The troubling aspect meanwhile has nothing to do with actually understanding what is happening, but in understanding why people are not seeing what is happening and are reporting things where they start with foregone conclusions and work backwards into their perspectives and do their best to support their foregone conclusions with arguments that when you look closely are as flawed as the foregone conclusions.
I’ll point out a few examples of publicized non-sequitur that for the most part are part of the prevailing popular consensus in regards to Fannie Mae / Federal National Mortgage Assctn Fnni Me (OTCBB:FNMA) and Freddie Mac / Federal Home Loan Mortgage Corp (OTCBB:FMCC).
The Post’s View
The Post is obviously confused. That’s how I explain that they thought it was a good idea to write an article titled “A win for Fannie Mae, Freddie Mac … ” and acknowledge in the middle of it, “… as a plunge in Fannie Mae and Freddie Mac stock price suggests …”. How exactly does a win for FnF tie to a plunge in stock price for FnF? It does not. That, my friends, is the definition of a loss. The title should be, “A loss for Fannie Mae, Freddie Mac … “. No further analysis is warranted investigating what is obviously a flawed opinion.
The Wall Street Journal
Included in this article is the view:
These shareholders point out that dividends paid to the Treasury for the rescue have totaled more than $218 billion-apparently exceeding the rescue funds.
What do you mean apparently? You just said in the preceding paragraph:
The two mortgage giants would have failed without a 2008 federal bailout that eventually poured $188 billion into the firms.
Further, it is not very nice that the Journal engages in ad hominem attacks by using phrases like, “old Fannie Mae scam,” “dubious legal reasoning with junk economics,” and “mortgage monsters.”
Now that I’ve got your attention, it’s time to break it down. None of these even come close to the biggest of them all. I’ll quote it from the Wall Street Journal.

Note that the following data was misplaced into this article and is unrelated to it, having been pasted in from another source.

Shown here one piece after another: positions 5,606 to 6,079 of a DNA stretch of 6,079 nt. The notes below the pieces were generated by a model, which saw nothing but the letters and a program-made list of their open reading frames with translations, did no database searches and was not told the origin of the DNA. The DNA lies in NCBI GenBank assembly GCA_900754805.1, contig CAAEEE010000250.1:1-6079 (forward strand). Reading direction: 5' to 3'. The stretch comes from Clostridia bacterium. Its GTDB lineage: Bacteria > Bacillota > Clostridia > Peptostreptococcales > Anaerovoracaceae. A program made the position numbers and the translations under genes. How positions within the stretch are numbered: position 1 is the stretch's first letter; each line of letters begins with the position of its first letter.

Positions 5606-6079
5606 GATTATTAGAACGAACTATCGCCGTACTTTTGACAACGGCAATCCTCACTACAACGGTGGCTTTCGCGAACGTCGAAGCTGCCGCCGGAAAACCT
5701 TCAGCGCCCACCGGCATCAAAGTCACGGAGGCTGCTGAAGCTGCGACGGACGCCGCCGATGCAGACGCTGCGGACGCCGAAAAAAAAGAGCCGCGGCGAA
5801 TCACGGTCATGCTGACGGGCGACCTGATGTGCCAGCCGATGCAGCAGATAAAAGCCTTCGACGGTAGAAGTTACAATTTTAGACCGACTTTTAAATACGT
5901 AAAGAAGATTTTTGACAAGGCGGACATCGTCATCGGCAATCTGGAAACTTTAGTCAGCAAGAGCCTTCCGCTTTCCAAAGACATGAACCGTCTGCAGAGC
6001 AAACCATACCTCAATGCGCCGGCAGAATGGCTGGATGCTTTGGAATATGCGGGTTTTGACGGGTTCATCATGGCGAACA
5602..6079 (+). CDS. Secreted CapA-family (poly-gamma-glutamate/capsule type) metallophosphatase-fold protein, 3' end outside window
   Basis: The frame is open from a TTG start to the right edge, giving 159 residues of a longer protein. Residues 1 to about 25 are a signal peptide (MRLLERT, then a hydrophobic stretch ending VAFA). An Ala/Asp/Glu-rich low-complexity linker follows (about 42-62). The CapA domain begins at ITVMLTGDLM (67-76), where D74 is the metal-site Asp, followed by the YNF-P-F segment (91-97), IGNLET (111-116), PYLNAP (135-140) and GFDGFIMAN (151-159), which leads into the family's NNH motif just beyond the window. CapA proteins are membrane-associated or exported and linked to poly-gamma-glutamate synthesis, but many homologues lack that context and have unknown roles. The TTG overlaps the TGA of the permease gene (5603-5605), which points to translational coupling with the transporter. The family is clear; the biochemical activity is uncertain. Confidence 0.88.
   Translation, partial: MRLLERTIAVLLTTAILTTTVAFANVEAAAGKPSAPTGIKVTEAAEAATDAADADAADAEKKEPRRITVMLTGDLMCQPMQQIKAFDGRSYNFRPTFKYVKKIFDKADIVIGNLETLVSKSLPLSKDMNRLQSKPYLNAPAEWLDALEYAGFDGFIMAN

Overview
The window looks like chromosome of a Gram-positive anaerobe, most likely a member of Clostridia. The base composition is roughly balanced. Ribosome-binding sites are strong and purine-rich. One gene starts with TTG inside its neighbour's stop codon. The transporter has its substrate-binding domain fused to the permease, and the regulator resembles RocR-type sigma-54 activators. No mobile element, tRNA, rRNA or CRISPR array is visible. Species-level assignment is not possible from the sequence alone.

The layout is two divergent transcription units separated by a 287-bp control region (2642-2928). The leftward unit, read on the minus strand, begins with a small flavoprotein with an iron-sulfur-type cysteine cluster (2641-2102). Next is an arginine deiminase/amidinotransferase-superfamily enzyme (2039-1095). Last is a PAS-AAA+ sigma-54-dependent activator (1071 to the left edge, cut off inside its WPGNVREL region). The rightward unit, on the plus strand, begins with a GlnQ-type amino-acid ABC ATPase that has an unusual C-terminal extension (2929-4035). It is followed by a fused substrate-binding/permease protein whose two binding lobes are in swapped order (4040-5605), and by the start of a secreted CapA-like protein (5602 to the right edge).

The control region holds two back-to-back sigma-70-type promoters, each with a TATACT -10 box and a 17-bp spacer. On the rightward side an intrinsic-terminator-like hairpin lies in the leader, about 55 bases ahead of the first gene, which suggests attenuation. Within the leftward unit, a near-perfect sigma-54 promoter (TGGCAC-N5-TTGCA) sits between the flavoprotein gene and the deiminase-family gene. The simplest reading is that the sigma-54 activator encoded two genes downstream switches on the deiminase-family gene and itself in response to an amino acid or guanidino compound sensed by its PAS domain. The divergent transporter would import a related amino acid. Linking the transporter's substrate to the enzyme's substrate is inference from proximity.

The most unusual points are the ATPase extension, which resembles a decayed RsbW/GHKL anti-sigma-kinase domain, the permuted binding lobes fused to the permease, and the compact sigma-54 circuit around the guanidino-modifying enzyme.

One Distortion To Rule Them All
Every nickel the mortgage monsters earn comes courtesy of the taxpayers.
The best thing about this is that it is simple. Better yet, it sounds like a reasonable perspective. That makes it easy for people to believe it. The truth is that the taxpayers have nothing to do with this. The truth is that not all payments to the government are tax revenues. The US government prints its own money. The US government is a currency issuer. As such, its balance sheet and income statement don’t matter that much. What matters is the prosperity of its people. In that regards, interest rates are low, inflation is low and for the most part business is booming.
Are payments from Fannie Mae / Federal National Mortgage Assctn Fnni Me (OTCBB:FNMA) and Freddie Mac / Federal Home Loan Mortgage Corp (OTCBB:FMCC) to the US Treasury somehow enabling you and me to pay less taxes? No. Have you received a check in the mail paying back any bailout money or have you been asked for money to fund the bailout? No.
What matters as far as the government is concerned is on any given year if they are taking in more taxes than they are spending or if they are doing the opposite.
Since You Expect The Truth
Further, Richard Bove and David Fiderer are great resources who have a solid handle on what is going